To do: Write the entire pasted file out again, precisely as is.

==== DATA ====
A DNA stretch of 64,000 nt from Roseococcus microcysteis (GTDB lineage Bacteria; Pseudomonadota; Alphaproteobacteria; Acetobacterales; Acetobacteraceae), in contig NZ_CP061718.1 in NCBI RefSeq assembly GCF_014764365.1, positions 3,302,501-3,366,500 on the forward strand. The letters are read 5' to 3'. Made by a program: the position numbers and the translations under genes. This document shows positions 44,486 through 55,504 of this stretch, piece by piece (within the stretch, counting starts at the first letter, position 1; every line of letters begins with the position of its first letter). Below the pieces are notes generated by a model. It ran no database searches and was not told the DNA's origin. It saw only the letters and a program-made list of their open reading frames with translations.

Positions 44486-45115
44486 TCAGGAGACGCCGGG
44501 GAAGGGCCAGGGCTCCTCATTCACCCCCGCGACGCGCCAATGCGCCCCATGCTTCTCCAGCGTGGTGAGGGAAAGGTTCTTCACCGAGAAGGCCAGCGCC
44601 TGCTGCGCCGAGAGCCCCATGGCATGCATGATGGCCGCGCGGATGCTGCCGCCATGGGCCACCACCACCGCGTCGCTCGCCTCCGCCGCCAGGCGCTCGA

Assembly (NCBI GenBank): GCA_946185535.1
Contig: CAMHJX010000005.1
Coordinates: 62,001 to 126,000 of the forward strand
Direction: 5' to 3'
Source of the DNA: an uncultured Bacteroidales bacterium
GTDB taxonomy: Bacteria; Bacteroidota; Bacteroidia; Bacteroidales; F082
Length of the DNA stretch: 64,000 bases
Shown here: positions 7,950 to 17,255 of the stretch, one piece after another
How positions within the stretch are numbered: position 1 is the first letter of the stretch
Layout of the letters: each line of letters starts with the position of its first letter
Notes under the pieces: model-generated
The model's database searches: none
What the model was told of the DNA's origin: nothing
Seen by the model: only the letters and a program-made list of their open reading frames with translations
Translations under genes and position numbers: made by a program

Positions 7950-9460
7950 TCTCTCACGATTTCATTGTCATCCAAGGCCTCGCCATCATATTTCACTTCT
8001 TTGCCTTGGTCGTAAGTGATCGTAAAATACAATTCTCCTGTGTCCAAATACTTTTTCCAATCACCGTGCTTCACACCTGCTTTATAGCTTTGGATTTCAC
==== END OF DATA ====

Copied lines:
A DNA stretch of 64,000 nt from Roseococcus microcysteis (GTDB lineage Bacteria; Pseudomonadota; Alphaproteobacteria; Acetobacterales; Acetobacteraceae), in contig NZ_CP061718.1 in NCBI RefSeq assembly GCF_014764365.1, positions 3,302,501-3,366,500 on the forward strand. The letters are read 5' to 3'. Made by a program: the position numbers and the translations under genes. This document shows positions 44,486 through 55,504 of this stretch, piece by piece (within the stretch, counting starts at the first letter, position 1; every line of letters begins with the position of its first letter). Below the pieces are notes generated by a model. It ran no database searches and was not told the DNA's origin. It saw only the letters and a program-made list of their open reading frames with translations.

Positions 44486-45115
44486 TCAGGAGACGCCGGG
44501 GAAGGGCCAGGGCTCCTCATTCACCCCCGCGACGCGCCAATGCGCCCCATGCTTCTCCAGCGTGGTGAGGGAAAGGTTCTTCACCGAGAAGGCCAGCGCC
44601 TGCTGCGCCGAGAGCCCCATGGCATGCATGATGGCCGCGCGGATGCTGCCGCCATGGGCCACCACCACCGCGTCGCTCGCCTCCGCCGCCAGGCGCTCGA

Assembly (NCBI GenBank): GCA_946185535.1
Contig: CAMHJX010000005.1
Coordinates: 62,001 to 126,000 of the forward strand
Direction: 5' to 3'
Source of the DNA: an uncultured Bacteroidales bacterium
GTDB taxonomy: Bacteria; Bacteroidota; Bacteroidia; Bacteroidales; F082
Length of the DNA stretch: 64,000 bases
Shown here: positions 7,950 to 17,255 of the stretch, one piece after another
How positions within the stretch are numbered: position 1 is the first letter of the stretch
Layout of the letters: each line of letters starts with the position of its first letter
Notes under the pieces: model-generated
The model's database searches: none
What the model was told of the DNA's origin: nothing
Seen by the model: only the letters and a program-made list of their open reading frames with translations
Translations under genes and position numbers: made by a program

Positions 7950-9460
7950 TCTCTCACGATTTCATTGTCATCCAAGGCCTCGCCATCATATTTCACTTCT
8001 TTGCCTTGGTCGTAAGTGATCGTAAAATACAATTCTCCTGTGTCCAAATACTTTTTCCAATCACCGTGCTTCACACCTGCTTTATAGCTTTGGATTTCAC